Saturday, May 31, 2014

Alligator Snapping Turtle

She's not so pretty
Most of the year, all you can see of the neighborhood snapping turtles is their ugly snouts protruding just above the water in Thurston pond. Our neighborhood has a few smaller ponds such as the one in Sugarbush woods near my house where the above beauty lives. But every year in May, the females come out of their ponds to lay eggs.Some of them cross the road in search of sandy soil to dig holes in. Our street is particularly busy today as the neighborhood is having its garage sales and drivers are distracted. I was trolling them by bike. What do I want? More playground equipment for the kids? Discarded dishes to make my own lawn art? I assumed she was finished laying eggs and was going back to the pond but she was was in danger of being a speed bump. A couple of people stopped to help me. Strangely no one could identify her even if she literally was in their front yards. I first tried to direct her with a large stick which she turned around to snap in two. A neighbor thought she looked dehydrated (not to me, the moss was still wet) and dumped water on her. Another appeared with a  snow shovel. I scooped her up and carried her to the park.

I had posted her photo on Facebook. Within minutes, Josh messaged me to inform me she was a snapping turtle. Duh, who do you think taught you about turtles? When he was a kid, the School of Natural Resources offered to pay him to scoop the turtles out of Thurston Pond so they could mark them. He learned o follow the trail of bubbles.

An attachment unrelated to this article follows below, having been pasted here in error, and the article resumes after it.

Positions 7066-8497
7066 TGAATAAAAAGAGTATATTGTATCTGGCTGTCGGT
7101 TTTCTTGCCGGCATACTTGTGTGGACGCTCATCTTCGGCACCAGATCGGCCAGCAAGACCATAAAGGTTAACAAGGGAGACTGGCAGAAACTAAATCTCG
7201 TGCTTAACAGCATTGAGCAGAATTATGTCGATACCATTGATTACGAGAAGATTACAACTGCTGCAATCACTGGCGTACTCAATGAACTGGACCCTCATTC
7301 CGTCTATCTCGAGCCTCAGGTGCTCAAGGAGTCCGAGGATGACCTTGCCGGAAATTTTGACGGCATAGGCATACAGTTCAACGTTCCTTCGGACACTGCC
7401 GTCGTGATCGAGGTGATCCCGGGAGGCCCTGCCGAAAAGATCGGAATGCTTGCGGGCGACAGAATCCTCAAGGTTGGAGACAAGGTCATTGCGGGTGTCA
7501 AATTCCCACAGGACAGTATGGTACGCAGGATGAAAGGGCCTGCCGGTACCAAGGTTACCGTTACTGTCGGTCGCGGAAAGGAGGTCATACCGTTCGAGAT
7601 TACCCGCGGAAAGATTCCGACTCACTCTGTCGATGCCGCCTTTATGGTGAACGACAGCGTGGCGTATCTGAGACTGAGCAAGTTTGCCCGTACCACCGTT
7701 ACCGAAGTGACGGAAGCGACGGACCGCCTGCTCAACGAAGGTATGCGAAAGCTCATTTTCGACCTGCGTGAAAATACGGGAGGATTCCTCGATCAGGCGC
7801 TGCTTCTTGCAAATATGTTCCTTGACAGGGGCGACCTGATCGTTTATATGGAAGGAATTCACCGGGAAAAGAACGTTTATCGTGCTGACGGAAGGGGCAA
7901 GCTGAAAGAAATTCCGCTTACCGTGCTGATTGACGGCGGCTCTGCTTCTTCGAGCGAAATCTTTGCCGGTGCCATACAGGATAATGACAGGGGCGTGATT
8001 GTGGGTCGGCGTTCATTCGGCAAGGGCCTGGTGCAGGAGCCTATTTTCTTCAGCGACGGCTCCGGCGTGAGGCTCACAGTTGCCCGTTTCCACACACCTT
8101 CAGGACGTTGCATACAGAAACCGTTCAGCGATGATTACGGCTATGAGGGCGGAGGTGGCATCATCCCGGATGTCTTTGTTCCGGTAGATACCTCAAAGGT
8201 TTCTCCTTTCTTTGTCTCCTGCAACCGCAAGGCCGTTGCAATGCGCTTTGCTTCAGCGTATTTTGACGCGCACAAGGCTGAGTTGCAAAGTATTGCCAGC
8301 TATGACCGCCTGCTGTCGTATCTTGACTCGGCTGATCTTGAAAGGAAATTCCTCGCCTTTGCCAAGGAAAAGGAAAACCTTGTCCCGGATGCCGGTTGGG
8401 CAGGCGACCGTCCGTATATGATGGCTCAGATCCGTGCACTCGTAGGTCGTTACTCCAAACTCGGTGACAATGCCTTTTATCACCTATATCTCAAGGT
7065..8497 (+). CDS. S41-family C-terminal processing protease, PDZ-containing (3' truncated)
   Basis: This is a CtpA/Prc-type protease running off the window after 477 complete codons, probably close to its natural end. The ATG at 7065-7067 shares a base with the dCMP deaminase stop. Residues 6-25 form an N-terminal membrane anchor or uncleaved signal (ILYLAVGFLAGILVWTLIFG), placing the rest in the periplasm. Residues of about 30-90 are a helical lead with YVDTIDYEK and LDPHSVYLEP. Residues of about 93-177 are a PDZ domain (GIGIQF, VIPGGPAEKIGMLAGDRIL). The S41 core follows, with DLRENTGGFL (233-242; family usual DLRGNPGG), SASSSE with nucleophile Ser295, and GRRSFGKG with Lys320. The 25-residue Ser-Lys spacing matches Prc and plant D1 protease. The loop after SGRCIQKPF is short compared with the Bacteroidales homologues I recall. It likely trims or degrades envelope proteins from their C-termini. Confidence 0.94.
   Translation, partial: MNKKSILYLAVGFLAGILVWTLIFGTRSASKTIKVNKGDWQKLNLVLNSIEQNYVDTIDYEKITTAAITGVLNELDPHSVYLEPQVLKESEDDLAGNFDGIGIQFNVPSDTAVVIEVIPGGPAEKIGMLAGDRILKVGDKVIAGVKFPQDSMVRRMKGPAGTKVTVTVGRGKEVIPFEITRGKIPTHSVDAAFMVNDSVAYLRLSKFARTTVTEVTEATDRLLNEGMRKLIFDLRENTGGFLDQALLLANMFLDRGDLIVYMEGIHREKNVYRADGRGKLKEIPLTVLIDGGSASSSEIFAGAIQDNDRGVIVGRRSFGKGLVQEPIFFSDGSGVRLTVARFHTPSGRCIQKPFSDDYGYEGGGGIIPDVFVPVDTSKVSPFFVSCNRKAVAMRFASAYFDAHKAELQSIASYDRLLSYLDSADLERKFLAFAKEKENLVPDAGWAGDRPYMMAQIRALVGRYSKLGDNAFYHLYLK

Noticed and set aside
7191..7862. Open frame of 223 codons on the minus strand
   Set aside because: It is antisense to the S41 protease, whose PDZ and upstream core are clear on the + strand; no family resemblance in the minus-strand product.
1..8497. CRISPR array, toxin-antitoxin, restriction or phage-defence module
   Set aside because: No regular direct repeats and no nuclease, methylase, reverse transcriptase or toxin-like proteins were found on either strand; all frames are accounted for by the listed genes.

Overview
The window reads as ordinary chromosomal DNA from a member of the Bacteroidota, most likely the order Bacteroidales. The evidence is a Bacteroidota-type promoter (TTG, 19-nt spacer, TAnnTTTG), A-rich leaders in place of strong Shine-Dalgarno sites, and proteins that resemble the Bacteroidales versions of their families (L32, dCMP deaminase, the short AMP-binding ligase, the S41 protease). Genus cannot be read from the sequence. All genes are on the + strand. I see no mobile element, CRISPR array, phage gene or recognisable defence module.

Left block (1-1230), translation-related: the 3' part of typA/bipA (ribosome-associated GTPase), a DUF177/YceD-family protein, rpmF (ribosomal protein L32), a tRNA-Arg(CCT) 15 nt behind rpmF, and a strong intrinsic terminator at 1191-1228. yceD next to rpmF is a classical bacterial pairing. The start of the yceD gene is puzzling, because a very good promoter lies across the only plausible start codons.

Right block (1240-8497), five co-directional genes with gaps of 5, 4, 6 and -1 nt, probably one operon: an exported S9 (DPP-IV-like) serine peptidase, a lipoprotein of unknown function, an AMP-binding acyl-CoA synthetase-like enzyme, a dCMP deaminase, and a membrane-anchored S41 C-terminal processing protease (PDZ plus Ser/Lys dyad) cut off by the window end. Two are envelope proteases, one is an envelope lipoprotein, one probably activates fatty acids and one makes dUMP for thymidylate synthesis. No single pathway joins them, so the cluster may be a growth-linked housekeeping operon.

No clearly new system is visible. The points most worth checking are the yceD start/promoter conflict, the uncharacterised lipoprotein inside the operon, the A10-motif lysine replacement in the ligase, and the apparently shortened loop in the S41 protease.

My son-in-law snapped his Achilles tendon playing soccer He has been outfitted with  an enormous boot that makes it impossible for him to drive. Shanna stopped by for our crutches. How is he to get to work when she is off delivering 2 of the kids to different schools? Lots of complications and changes of plans.

Tonight we are going to have a rare Moms Night Out: dinner and then to a music place. Should be fun.

Also, I was able to solve a mystery yesterday. Back when we were glamping in Big Sur at the yurt place,we came across these huge pink blossoms, which my sister-in-law with her degree in botany could not identify. Yesterday I found it on a new friend's blog: tree dahlia.

I included Steve's arm to show how big this blossom is. Originally grown in South America. The stems are like bamboo: hollow and used there for pipes. Apparently they have been transplanted to Australia and Northern California.


Elephant's Child said...

Love the turtle. Years back I picked one up and put it in my pocket (cargo pants) to move it off the road. The ungrateful beast piddled (copiously) on me.
And I am glad to have solved the tree dahlia mystery for you - ours are still flowering. Woo Hoo.

Sue in Italia/In the Land Of Cancer said...

No putting this one in my pocket. She weighed about 20-30 lbs and was almost 2 feet long. And then there is her ability to snap my finger in two....
So strange, you are headed towards fall and we spring. Here in the Midwest, we can't grow tree dahlias and I have bad luck with the small, traditional ones.


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